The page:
Altmetrics can be useful for early-career researchers or new publications that need time to gain citation counts. They also account for other types of publications, such as datasets, code, or blogging. This list is not exhaustive, and many more Altmetrics resources can be found on the Metrics Toolkit website. Other Altmetrics include

Altmetric Attention Score and Donut

What is it?

Altmetric tracks mentions of articles, book chapters and other research outputs such as datasets on social media, news outlets, and bookmarking services. These metrics are visualized using an Altmetric Attention Score and colourful 'donut'. 

Altmetric's Donut

  • Altmetric Attention Score is a weighted score of the attention a research output has received. It is based on three main factors: Volume, Sources and Authors. 
  • The donut visualizes where online attention is coming from. Each colour in the donut represents a different type of online output. 

Limitations

  • The Altmetric Attention score does not measure the quality of the research, but identifies the level of online activity. 
  • Online attention can be both positive and negative.
  • Altmetrics can be gamed, and bots and web crawlers may impact online activity data. 

Tools available

This metrics can be found in all products offered by Altmetric, including the free researcher bookmarklet and on many journal publisher websites and repositories (such as Figshare). ​


PlumX Metrics

What is it?

PlumX Metrics from Plum Analytics "provide insights into the ways people interact with individual pieces of research output... in the online environment." These metrics are divided into five categories:

PlumX Metrics Plum Print
  • Citations
  • Usage 
  • Captures
  • Mentions
  • Social Media

Limitations

  • Usage and Captures don't always reflect the actual number of readers and users of a book or book chapter. For example, someone may download, save or favourite a research output but never actually read or meaningfully engage with it. 
  • Altmetrics can be gamed, and bots and web crawlers may impact Usage and Social Media data. 
  • As with other ALMs, PlumX Metrics are unable to make distinctions of quality, and online attention can be both positive and negative.

Tools Available

PlumX Metrics and the Plum Print visualization are available on a wide range of platforms and publisher's websites, including Engineering VillageMendeleyScopus and Science Direct.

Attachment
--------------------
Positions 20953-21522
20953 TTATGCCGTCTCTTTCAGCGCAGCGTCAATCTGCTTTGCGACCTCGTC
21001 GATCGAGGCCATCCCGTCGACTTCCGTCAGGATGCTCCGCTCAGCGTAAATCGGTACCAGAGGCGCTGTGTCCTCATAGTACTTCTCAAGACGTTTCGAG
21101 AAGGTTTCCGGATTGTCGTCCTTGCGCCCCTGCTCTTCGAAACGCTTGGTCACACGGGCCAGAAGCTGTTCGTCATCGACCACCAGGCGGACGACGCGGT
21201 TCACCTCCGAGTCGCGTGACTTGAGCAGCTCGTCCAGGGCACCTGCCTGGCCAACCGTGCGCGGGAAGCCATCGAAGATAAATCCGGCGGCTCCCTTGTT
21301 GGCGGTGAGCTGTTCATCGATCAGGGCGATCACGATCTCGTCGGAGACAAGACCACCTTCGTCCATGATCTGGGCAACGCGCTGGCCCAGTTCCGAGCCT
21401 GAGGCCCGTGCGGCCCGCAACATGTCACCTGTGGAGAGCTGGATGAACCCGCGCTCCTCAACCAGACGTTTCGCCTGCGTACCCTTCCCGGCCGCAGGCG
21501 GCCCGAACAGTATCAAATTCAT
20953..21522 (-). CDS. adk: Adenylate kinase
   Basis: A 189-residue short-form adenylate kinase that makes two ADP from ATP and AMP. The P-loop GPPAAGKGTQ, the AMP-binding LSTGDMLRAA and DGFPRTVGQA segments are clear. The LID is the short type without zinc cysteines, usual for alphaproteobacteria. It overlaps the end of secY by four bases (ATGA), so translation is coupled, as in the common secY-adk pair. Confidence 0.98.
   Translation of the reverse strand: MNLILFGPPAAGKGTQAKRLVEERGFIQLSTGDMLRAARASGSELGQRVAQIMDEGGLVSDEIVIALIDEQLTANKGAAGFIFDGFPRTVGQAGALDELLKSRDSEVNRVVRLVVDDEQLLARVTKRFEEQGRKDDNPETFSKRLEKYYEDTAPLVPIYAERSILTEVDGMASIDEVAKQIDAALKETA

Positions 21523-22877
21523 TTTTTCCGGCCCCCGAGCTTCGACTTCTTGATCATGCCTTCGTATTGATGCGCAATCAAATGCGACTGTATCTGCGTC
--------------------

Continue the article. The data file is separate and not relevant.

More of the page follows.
Mendeley Readers

What is it?

Mendeley is a free reference manager and academic social network that helps researchers organize their work, collaborate with others online, and discover the latest research. The metric provided by the website totals the number of Mendeley users that have added a particular document to a Mendeley library. Aggregated demographic information, such as geographic location and discipline for Mendeley readers, are also available. 

Limitations

  • While several investigations have demonstrated moderate to strong correlations between Mendeley readership counts and later citation activity, this relationship is less significant for articles in the humanities and the social sciences. 
  • Searching Mendeley using a persistent identifier, such as a DOI, can be useful and efficient strategy for retrieving readership count across duplicate files, but it is not 100% accurate.

Tools Available

  • Scopus provides users with an easy way to integrate their research into their Mendeley library and see the Mendeley Reader metric. This is a Licensed product offered by the University of Toronto Libraries. 

Monograph Holdings

What is it?

The metric refers to the number of libraries that own, or "hold," a particular book. Holdings counts are pulled from national or international union library catalogues, such as OCLC WorldCat. The holdings count is calculated as the number of unique libraries that own a copy of a book.

Limitations

  • Monograph holdings counts and contextual data, such as the type of libraries that own a book, do not reveal how, if and how often, and by whom a book is used. 
  • Provides an incomplete understanding of historical impacts on such areas such as teaching as research, because less current materials are often weeded from library collections.

Tools Available

  • WorldCat provides monograph holdings data where one can trace the details of each library's ownership information.

Information and definitions of metrics in this section by Metrics Toolkit. It is licensed under CC-BY 4.0